x Abu Dhabi, UAEWednesday 26 July 2017

Lievremont takes rap for heavy Australia defeat

The French coach accepts responsibility for the second-half humiliation of the Six Nations champions at the Stade de France.

PARIS // Six Nations champions France have no explanation for why they fell apart so dramatically in Saturday's 59-16 destruction at the hands of Australia, although the coach Marc Lievremont accepts responsibility for the second-half humiliation.

France lost their fifth straight Test to the Wallabies since Lievremont took charge three years ago, and his constant tinkering with the side backfired spectacularly at the Stade de France.

"It's obviously hard to find a rational explanation for this debacle, we played against an exceptional Australian team," Lievremont said. "I will take responsibility for this enormous defeat. I think I've got a quality squad that works hard and has a big margin for improvement. But it's beyond me to explain the unexplainable."

No 8 Sebastien Chabal says the players need immediate answers for their capitulation before next year's Six Nations campaign starts in February.

"We can't leave each other and come back in four months time with this dragging on," Chabal said.

Last year, when they had beaten Samoa and South Africa, France headed into their final Test against New Zealand in optimistic mood only to be easily beaten 39-12.

This time, Lievremont's team beat Fiji and Argentina and spoke confidently about dominating in the scrum and exposing weaknesses in the Australian defence that were apparent in the Wallabies' recent 35-18 defeat to England.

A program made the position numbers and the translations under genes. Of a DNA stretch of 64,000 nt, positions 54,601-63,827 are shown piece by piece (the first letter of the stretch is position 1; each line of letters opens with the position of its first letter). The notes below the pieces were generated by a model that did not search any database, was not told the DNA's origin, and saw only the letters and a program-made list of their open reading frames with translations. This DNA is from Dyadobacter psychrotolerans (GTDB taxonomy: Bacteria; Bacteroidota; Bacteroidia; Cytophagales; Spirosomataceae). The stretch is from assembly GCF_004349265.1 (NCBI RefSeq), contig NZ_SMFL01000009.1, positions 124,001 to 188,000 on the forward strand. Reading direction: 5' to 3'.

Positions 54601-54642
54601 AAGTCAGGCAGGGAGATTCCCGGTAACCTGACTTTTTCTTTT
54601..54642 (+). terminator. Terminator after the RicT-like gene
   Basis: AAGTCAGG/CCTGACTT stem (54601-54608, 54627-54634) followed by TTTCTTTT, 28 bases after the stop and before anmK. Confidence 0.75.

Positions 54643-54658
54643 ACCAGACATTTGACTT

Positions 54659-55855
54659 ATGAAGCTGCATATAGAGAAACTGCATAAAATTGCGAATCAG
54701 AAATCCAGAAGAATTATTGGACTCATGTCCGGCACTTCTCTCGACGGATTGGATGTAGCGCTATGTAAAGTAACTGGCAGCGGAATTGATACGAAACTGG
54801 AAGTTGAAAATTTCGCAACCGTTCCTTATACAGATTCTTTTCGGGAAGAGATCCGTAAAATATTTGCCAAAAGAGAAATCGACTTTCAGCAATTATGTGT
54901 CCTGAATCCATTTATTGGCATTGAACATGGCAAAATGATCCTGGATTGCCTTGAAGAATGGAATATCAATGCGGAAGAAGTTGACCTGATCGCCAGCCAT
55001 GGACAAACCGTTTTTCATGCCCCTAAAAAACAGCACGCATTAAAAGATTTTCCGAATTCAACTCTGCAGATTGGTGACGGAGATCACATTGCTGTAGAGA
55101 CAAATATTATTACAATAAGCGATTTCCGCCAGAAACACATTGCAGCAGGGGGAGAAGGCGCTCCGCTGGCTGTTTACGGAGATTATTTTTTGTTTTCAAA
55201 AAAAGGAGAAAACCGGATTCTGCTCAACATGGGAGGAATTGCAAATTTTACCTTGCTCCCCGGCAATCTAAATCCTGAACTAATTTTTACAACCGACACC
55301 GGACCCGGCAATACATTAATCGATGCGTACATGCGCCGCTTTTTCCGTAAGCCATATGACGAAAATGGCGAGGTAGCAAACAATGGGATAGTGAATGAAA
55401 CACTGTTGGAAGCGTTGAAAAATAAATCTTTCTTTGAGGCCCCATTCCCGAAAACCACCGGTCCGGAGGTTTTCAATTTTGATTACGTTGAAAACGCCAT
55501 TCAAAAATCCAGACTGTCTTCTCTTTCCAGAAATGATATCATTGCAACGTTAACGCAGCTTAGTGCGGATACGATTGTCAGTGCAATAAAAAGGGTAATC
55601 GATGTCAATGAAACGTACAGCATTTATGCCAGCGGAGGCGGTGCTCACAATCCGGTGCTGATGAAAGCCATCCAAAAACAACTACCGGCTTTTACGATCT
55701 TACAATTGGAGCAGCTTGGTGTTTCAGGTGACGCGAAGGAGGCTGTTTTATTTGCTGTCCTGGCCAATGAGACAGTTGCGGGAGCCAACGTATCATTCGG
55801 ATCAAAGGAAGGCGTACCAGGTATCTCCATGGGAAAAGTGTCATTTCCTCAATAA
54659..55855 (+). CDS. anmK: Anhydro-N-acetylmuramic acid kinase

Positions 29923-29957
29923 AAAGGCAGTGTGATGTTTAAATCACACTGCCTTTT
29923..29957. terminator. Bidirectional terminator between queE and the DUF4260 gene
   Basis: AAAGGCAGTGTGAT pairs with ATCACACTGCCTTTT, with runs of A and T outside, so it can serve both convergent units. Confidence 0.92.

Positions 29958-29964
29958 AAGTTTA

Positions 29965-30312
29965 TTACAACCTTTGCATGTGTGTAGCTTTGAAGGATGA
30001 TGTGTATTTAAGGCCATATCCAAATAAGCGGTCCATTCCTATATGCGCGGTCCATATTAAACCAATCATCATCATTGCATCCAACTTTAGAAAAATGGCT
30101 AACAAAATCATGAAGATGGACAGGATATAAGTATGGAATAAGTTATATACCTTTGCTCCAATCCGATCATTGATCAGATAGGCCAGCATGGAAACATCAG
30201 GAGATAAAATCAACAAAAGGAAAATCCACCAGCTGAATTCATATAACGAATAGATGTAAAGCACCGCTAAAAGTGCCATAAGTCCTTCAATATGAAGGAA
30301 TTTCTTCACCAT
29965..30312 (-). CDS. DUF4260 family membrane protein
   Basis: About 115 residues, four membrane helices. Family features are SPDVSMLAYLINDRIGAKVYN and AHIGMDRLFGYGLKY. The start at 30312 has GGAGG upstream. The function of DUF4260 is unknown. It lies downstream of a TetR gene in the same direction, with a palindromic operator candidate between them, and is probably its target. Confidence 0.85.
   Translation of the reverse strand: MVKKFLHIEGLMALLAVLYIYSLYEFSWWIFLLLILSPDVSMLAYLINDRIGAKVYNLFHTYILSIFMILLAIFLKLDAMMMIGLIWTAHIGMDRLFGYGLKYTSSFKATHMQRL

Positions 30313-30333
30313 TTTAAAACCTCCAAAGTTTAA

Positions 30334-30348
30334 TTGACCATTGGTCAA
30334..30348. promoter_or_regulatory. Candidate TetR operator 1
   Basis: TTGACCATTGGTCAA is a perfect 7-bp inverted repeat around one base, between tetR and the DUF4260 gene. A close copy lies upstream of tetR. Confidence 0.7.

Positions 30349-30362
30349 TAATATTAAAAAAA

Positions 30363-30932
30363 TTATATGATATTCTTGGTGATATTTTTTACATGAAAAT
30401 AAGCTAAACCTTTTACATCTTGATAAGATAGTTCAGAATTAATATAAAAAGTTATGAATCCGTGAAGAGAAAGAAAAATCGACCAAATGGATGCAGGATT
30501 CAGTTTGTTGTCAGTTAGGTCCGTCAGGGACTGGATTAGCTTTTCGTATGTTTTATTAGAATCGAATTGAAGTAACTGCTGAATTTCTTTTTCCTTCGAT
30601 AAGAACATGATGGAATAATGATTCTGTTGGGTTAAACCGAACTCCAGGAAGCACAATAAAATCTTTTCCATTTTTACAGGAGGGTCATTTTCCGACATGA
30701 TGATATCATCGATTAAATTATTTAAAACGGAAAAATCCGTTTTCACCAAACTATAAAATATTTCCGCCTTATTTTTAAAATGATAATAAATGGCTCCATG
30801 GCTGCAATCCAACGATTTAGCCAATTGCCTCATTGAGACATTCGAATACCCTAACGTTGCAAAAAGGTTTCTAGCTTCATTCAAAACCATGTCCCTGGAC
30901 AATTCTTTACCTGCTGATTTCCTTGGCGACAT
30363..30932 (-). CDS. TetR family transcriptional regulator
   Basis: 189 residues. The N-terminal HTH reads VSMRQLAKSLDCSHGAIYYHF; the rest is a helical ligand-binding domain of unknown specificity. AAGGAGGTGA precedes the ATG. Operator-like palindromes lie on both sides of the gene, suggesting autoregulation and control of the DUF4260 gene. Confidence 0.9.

The French conceded seven tries in total despite being level 13-13 at half-time.

"It's pretty hard to understand how we can concede nearly fifty points in half an hour," Lievremont said.

Chabal points to how the French failed to rally together as a contributing factor.

"We conceded two tries in three minutes after the break and then we fell apart completely," he said. "There was no communication, we all withdrew into ourselves."

Lievremont's team selection may have contributed to the disintegration.

He pitted veteran winger Aurelien Rougerie at centre against one of world rugby's most talented midfields, while the veteran centre Damien Traille played fly-half in a total mis-match against Quade Cooper.

"We couldn't get any ball at all and we ran around after them," Chabal said. "It's more than a slap. I've taken a few of those in my career, (but) this was a total hammering."

With less than a year until two-time finalists France open their World Cup campaign against the hosts New Zealand, the French still appear to be intimidated by southern hemisphere opposition.

"It's a collective defeat, you could even say a resignation," Chabal said. "It's more than a slip up. It will call certain things into question, maybe the style of play we want to develop and our way of achieving it."

France opens their Six Nations defence against Scotland on February 5, but beating European opposition is of small comfort.

"We struggle to compete against the big teams. You could also say that this is a setback of French rugby," Chabal said. "But that wouldn't explain the (56) points we conceded. We can't hide behind that."